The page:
'When I teach others, I teach myself'

Classical musician Itzhak Perlman was introduced Tuesday to his Elon University Fall Convocation audience as a "violin virtuoso" and "a man of great humility." What was to follow over the next hour proved both.

Itzhak Perlman
His 300-year-old Stradivarius violin in hand, Itzhak Perlman headlined an annual Elon University event Tuesday afternoon that featured stories from a prolific musical career and several selections of classical music by which he regaled his audience.

“Fall Convocation: A Conversation with Itzhak Perlman” brought together more than 1,000 members of the campus community with the purpose of celebrating knowledge generated by the arts and sciences. It also offered Perlman, who celebrated his 70th birthday in August, a brief pause from a world tour that takes him across the globe for dozens of performances through May.

“My goal,” he said during his campus visit on Oct. 6, 2015, “is to continue enjoying what I do.” Perlman’s performance onstage of works by Bach, Fritz Kreisler and Henryk Wieniawski demonstrated just how strong that enjoyment is today.

Itzhak Perlman with Gerald Whittington, senior vice president for business, finance and technology at Elon University, who led the Fall Convocation onstage converation with arguably the world's best violinist of the past century.
The Tuesday conversation was led by Gerald Whittington, Elon University’s senior vice president for business, finance and technology, and professional classical singer with the Bel Canto Company, a choral ensemble in Greensboro, North Carolina.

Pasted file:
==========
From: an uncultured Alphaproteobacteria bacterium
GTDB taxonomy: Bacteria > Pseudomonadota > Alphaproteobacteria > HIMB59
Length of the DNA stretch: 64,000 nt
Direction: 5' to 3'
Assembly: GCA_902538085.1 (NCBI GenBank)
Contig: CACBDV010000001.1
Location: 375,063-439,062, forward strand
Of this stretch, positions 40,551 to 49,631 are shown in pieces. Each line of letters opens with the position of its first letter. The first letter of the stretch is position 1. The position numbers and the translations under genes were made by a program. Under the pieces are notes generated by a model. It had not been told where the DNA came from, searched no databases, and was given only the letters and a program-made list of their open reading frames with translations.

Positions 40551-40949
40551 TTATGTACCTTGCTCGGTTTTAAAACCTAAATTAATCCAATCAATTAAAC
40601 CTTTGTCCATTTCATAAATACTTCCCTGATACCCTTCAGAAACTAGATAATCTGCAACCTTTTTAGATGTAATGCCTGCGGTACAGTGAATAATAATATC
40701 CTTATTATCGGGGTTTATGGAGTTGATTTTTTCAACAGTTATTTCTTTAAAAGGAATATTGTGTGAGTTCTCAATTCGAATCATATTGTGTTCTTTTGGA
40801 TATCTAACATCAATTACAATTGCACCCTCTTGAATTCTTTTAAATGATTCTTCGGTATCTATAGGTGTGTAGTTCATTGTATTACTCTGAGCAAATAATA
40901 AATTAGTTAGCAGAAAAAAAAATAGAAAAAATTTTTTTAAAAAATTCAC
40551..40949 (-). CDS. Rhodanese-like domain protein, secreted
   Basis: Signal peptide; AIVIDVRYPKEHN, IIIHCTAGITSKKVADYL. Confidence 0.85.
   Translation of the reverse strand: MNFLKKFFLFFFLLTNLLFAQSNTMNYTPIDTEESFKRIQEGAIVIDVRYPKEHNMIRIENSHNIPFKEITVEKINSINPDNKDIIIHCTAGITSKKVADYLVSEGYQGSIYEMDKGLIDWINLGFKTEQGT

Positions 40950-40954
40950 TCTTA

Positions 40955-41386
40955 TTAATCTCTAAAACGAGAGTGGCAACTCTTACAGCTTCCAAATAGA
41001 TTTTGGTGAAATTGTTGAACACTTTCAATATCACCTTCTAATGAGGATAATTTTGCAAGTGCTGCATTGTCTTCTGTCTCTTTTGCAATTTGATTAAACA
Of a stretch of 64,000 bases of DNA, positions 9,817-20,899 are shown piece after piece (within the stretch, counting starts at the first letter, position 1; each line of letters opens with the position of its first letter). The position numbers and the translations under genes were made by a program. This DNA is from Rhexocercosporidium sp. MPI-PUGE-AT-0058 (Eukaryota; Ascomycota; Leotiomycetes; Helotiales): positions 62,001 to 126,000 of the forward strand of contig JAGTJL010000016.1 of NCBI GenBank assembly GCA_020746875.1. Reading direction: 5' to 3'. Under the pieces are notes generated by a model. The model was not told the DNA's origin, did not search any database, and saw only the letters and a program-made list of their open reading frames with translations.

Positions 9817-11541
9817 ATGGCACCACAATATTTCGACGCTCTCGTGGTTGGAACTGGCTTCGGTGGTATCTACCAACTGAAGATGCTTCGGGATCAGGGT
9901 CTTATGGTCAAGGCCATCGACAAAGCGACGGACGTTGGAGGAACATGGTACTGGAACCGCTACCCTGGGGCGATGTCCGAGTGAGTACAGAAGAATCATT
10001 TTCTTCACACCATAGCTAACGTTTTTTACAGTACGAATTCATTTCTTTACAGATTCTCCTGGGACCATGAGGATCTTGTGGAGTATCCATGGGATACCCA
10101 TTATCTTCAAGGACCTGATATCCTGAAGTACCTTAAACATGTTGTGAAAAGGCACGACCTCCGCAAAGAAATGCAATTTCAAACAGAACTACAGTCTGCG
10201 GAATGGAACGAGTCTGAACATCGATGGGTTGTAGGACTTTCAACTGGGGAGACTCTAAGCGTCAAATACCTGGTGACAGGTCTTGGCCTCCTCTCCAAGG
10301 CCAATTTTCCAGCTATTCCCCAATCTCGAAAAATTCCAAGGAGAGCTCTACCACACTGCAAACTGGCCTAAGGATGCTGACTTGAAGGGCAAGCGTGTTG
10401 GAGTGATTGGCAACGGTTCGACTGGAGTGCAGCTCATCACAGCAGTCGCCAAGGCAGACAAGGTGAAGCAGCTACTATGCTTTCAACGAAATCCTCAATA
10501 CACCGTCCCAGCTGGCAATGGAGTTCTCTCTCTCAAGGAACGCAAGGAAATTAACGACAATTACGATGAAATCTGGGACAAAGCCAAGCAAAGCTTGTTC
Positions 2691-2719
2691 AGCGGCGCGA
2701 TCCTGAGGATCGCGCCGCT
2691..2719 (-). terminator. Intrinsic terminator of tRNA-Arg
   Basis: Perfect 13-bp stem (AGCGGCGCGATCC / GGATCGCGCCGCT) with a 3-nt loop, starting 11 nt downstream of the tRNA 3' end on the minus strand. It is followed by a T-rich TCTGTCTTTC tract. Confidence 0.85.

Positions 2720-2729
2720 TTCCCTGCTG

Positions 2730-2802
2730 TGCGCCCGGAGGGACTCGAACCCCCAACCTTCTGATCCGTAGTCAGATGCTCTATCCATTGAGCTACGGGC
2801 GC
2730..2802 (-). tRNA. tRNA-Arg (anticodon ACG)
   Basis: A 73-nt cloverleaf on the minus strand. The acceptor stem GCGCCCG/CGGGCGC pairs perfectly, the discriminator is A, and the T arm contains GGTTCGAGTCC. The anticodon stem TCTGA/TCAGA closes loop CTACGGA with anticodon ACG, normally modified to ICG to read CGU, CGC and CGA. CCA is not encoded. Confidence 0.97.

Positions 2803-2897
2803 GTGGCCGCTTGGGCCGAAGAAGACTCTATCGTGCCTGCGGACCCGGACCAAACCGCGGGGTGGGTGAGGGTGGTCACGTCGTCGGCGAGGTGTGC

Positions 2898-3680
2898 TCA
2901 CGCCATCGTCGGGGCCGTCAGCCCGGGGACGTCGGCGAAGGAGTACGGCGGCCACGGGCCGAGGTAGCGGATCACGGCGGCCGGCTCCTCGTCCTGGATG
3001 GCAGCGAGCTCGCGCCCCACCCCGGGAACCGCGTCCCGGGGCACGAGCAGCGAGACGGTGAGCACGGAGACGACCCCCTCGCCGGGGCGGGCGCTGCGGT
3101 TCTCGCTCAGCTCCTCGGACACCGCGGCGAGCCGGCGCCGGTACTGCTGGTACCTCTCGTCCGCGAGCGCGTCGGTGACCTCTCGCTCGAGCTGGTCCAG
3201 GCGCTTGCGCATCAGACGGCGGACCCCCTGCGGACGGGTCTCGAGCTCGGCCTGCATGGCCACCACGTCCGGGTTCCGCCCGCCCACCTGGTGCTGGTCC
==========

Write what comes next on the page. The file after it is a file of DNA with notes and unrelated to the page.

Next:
Whittington has appeared as lyric baritone soloist with the company, as well as the Atlanta Choral Guild, Ash Lawn Opera, Charlottesville Oratorio, Raleigh Oratorio and the Choral Society of Durham. As a recitalist, Whittington has premiered works by Frank E. Wiley and Roger Hannay.

His own musical experience, and his understated humor, created a natural chemistry with Perlman that delighted the Alumni Gym crowd.

Perlman opened the program by tracing his passion for music starting at the age of 4. After expressing initial interest in the violin, his parents thought they could recruit a performer from the city’s boardwalk, a man who claimed he could teach. That teacher lasted three lessons.

“He was summarily fired, and then they did something a little more systematic,” Perlman said. “They went to the local academy and asked if anyone there was ready to teach ‘our little genius.’”

His next instructor spent eight years developing his talents until Perlman moved to the United States and his career took off following a 1958 appearance on “The Ed Sullivan Show.” He made his Carnegie Hall debut five years later, and he has since performed with every major orchestra and at venerable concert halls around the globe.

Perlman recounted his involvement in Steven Spielberg’s 1993 Academy Award-winning film “Schindler’s List,” in which Perlman performed the violin for a score by composer John Williams. Williams called Perlman to ask if he would perform, and Perlman wasn’t sure how “somebody who writes the music for ‘E.T.’” could write the score for a film about the Holocaust.

“When I heard the music and saw the score, I realized he was able to get the taste and flavor of the music so perfectly,” said Perlman, noting that Williams used silence in the film to create drama. “Rests are so important in performance. The rest gives you the tension between notes. And the tension between notes is what makes stuff work. If there is no tension between notes, that’s nice, but it doesn’t work.